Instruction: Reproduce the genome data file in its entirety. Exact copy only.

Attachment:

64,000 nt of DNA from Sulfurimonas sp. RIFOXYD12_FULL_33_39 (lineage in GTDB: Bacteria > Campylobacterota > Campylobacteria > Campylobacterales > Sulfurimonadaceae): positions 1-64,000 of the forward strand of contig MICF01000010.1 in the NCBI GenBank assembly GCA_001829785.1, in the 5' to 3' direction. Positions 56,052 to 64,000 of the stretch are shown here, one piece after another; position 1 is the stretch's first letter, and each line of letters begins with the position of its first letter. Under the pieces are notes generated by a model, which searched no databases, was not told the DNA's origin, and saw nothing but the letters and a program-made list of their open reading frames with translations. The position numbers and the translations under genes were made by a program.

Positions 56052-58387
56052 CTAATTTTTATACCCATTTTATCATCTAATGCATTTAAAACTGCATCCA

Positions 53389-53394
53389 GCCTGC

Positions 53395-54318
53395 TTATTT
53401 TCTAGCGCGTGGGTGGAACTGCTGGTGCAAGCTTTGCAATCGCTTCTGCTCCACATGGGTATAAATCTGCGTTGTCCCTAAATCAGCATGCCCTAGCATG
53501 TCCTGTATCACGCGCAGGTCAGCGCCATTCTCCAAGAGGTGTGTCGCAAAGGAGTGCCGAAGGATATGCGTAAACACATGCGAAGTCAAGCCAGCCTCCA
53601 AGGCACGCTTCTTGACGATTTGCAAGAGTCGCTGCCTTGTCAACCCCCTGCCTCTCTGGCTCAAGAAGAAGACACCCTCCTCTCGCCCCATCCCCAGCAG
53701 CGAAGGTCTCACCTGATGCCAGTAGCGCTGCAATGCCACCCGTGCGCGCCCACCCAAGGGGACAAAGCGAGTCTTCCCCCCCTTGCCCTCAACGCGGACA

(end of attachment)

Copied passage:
64,000 nt of DNA from Sulfurimonas sp. RIFOXYD12_FULL_33_39 (lineage in GTDB: Bacteria > Campylobacterota > Campylobacteria > Campylobacterales > Sulfurimonadaceae): positions 1-64,000 of the forward strand of contig MICF01000010.1 in the NCBI GenBank assembly GCA_001829785.1, in the 5' to 3' direction. Positions 56,052 to 64,000 of the stretch are shown here, one piece after another; position 1 is the stretch's first letter, and each line of letters begins with the position of its first letter. Under the pieces are notes generated by a model, which searched no databases, was not told the DNA's origin, and saw nothing but the letters and a program-made list of their open reading frames with translations. The position numbers and the translations under genes were made by a program.

Positions 56052-58387
56052 CTAATTTTTATACCCATTTTATCATCTAATGCATTTAAAACTGCATCCA

Positions 53389-53394
53389 GCCTGC

Positions 53395-54318
53395 TTATTT
53401 TCTAGCGCGTGGGTGGAACTGCTGGTGCAAGCTTTGCAATCGCTTCTGCTCCACATGGGTATAAATCTGCGTTGTCCCTAAATCAGCATGCCCTAGCATG
53501 TCCTGTATCACGCGCAGGTCAGCGCCATTCTCCAAGAGGTGTGTCGCAAAGGAGTGCCGAAGGATATGCGTAAACACATGCGAAGTCAAGCCAGCCTCCA
53601 AGGCACGCTTCTTGACGATTTGCAAGAGTCGCTGCCTTGTCAACCCCCTGCCTCTCTGGCTCAAGAAGAAGACACCCTCCTCTCGCCCCATCCCCAGCAG
53701 CGAAGGTCTCACCTGATGCCAGTAGCGCTGCAATGCCACCCGTGCGCGCCCACCCAAGGGGACAAAGCGAGTCTTCCCCCCCTTGCCCTCAACGCGGACA